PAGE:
“But one of them boys lived though. Go bit on the foot. Mitstah Furg’son cut that bite open with his knife, then snatched up a pullet – we was keepin’ some chickens by then, milkcows and hogs too – but he cut that pullet in two with an ax and slapped that raw meat on that bite. It pull that poison right out. Turn that pullet almost green, but saved that boy’s life. He was sick and fevery for a while. That foot swole up and got ugly too, but he lived even if he did limp the rest of his life. I ain’t never seen the like, ‘fore or since.”

“Dick. Jim. Time for dinner.” It was Lucille calling. Hungry as he was, he wanted to hear more.

Lucille called again. “Uncle Ned, Momma says to bring the boys on in for dinner.”

“Yes, Miss Lucille,” Uncle Ned answered. “Let’s go, young mistahs.”

“Aw,” he said. “I want to hear more.”

“I tell you more later. Time to clean up for dinner now.”

He set his boats at the base of the oak tree and started toward the house. He walked as slow as he could. Little Jim cried when Uncle Ned went to get him. He wanted to play in the slough some more. Uncle Ned picked Jim up and tickled him under the chin until the little boy laughed.

“You can take them boats with you, Mistah Jim, but we gots to clean yo’ hands and feet and face too before dinner. Like yo’ Momma say.”

Lucille had already run to the backyard and was ringing the dinner bell to call Father and Grady and Morris Bailey from the fields. they would be here soon. As he and Uncle Ned climbed the steps to the back porch, he smelled warm cornbread and his mouth watered. There would be peas and butterbeans and corn and pickled peaches, mostly put up last year because Mother’s garden was only just coming in. And she had baked a cobbler.

Uncle Ned scrubbed their faces, hands, and feet with cold water, soap, and a rag at the sink on the back porch. As he dried his hands, Father and his older brothers rode up on their horses.

Father climbed down. “Ned, will you take our horses to the stable, loosen their girths and give them a little feed and water?”

“Yassuh, sho will,” Uncle Ned said.

“Thank you, Ned,” Father said and stomped up the stairs.

“Hey there, Boy,” Father said and ran a big hand through his hair.

He grinned up at Father. Father was so big and tall, and strong, but then so were Grady and Morris Bailey who were washing up at the sink. He hoped he would be big and tall and strong just like them some day.

“What have you boys been doing today?” Father asked. He picked up Little Jim and gave his baby brother a kiss.

“We’ve been making boats with Uncle Ned and he’s been telling us stories about the old days when this was all woods with no cotton or hay fields.”

Father squatted down setting Jim on one knee. Father was no taller than he was now. “Well, Uncle Ned would know. Now, how about a hug?”

He hugged Father and kissed him too. Father rose and lifting him too, carried both of them into the house for dinner. Morris Bailey and Grady followed right behind.

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INTO THE DELTA: Chapter 15, April, 1927: Morris Bailey

MORRIS BAILEY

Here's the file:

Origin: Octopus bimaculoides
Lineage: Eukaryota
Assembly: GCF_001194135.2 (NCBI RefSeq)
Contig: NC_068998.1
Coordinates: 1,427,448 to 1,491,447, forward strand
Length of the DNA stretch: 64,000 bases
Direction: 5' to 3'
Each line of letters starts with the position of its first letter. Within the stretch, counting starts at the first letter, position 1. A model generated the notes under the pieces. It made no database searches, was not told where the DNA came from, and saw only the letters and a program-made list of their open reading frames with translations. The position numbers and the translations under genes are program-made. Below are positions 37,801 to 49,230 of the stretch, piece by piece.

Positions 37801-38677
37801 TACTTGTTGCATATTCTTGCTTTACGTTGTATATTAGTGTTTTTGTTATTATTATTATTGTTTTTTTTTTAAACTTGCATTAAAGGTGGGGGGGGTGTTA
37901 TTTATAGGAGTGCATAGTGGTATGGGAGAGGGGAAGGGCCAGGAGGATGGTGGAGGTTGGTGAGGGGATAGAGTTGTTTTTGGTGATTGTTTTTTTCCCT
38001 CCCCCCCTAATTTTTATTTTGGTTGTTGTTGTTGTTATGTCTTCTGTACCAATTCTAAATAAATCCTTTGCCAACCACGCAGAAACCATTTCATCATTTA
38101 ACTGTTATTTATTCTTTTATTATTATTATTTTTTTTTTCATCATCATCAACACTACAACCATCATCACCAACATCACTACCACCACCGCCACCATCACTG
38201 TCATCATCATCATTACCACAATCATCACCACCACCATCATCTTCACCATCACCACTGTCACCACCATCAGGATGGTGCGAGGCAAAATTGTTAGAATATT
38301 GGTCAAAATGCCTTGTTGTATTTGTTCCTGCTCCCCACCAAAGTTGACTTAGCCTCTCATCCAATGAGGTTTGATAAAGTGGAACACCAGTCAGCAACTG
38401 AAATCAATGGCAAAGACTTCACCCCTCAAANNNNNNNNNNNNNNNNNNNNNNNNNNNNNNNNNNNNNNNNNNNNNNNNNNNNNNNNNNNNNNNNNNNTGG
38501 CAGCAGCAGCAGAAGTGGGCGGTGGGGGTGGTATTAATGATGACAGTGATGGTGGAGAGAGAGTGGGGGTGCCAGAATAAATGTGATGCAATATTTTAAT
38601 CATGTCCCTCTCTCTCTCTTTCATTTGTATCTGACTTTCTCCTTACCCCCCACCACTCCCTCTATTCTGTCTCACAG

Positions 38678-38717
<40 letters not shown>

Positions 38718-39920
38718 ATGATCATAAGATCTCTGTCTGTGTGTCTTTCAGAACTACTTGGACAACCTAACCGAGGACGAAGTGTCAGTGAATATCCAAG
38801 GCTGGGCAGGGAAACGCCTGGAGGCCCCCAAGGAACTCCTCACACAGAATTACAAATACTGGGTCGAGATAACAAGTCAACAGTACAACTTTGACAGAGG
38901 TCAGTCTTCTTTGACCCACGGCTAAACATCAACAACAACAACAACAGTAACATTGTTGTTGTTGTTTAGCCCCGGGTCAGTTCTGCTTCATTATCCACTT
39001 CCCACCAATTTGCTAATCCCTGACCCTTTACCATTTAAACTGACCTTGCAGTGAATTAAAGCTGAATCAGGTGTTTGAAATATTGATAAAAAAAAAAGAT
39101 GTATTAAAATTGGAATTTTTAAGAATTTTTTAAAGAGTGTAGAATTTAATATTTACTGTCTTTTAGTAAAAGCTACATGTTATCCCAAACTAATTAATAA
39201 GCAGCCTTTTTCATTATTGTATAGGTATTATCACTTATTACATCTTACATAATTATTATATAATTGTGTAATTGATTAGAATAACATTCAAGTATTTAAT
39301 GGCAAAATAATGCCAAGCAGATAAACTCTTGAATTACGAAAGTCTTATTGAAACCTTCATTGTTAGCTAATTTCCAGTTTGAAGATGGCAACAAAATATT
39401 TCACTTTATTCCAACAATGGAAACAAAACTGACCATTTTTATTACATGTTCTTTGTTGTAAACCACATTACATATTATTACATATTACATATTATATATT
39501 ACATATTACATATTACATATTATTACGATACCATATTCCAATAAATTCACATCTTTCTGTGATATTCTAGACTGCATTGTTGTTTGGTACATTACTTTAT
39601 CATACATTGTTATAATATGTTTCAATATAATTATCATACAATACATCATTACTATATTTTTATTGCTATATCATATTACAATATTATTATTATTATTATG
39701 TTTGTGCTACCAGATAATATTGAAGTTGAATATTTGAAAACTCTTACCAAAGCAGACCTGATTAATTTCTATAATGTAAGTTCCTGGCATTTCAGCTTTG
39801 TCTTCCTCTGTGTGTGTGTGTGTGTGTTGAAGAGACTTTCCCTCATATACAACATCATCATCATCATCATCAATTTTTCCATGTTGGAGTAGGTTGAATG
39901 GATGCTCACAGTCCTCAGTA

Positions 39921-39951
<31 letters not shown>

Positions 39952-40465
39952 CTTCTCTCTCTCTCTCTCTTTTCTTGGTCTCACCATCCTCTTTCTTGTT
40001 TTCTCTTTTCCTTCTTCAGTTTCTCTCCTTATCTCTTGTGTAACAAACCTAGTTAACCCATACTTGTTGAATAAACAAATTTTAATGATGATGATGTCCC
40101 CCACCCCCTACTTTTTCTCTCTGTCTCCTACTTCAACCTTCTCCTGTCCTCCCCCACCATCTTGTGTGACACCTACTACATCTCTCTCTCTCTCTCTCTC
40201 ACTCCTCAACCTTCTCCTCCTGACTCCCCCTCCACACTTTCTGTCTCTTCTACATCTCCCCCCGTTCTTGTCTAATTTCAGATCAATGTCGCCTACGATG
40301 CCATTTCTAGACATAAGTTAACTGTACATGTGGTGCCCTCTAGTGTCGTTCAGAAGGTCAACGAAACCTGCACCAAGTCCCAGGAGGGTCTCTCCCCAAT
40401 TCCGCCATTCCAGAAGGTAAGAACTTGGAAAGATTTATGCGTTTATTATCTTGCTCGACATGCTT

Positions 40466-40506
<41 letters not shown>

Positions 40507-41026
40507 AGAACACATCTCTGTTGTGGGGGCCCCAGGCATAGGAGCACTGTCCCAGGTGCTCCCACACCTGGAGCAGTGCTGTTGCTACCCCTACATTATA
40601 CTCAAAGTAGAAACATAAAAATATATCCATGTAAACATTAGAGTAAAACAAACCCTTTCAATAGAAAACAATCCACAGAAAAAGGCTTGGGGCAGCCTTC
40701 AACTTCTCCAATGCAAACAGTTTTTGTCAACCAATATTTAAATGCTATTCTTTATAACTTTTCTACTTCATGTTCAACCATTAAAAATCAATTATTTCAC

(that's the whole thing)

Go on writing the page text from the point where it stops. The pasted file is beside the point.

The sun cast feeble light through the overcast as Morris Bailey bounced eastward along Friendship Road. The long, dim shadow of the truck preceded them along the road through the decreasing morning gloom, wavering and bouncing in the ruts in unison with the truck itself. A chorus of birdsong greeted the day from the hedgerows along the dirt road, and the heady aroma of Mother’s fresh-baked biscuits and pungent smell of cured ham rose from the pail on the seat beside him. She had insisted on packing him a lunch that also included several hard-boiled eggs and a bottle of sweetmilk wrapped in moist burlap to keep it cool.

But it was the ham and biscuits that were calling to him now even though he had finished breakfast less an hour ago. Maybe just half of one he decided as he dug into the pail with his right hand and dug one out.

Father had suggested he take Friendship Road back to Sumner rather than cut over to 49 West between Rome and Parchman. Father was afraid he might not get over the Homecypress and Big Bear Bayous. The bridges would be higher and better out on the highway.

He turned north on 49 East. He already knew the east bank of Cassidy Bayou had overflowed. The lowest floor of the school there was flooded. No school for Lucille until the water went down. He was not even sure the bridge there was above water now.

They did not know if 49 East towards Greenwood was passable now. Best to avoid all the high water along the Yazoo. Uncle George and his family would be coming up 49 West with the same thought in mind, or so Father said: stick to the middle road between the Mississippi and the Yazoo.

At Tutwiler where 49 East and West merged back into one highway, he turned left and headed south on 49 West. He had to admit to a sense of excitement he could not quite suppress. It was an adventure, and he was all on his own.

1-Plankside_KeyImage

1925 Ford Model TT One-ton Truck

Father had decided he could best spare the one-ton truck. It was practically new, a 1925 Ford Model TT. Father had gotten the model with the special gearing so it was capable of over 20 miles per hour, although he would not push it that hard. He set the throttle to about 15 miles an hour and relaxed.

It was nearly 50 miles to Indianola, and at 15 miles an hour, he should get there before noon. But that was fine. He had topped off the 10-gallon gasoline tank. True, he would not get much more than about ten, maybe twelve, miles to the gallon, but that would do.

The highway stretched away to the horizon, straight and featureless. The low morning sun burnished the water standing in row after row, long, glistening tongues reaching far into the fields. There was no traffic, so he stopped on the bridge over Homecypress Bayou. Brown, turgid water swirled and eddied, overflowing the banks and spreading into the fields.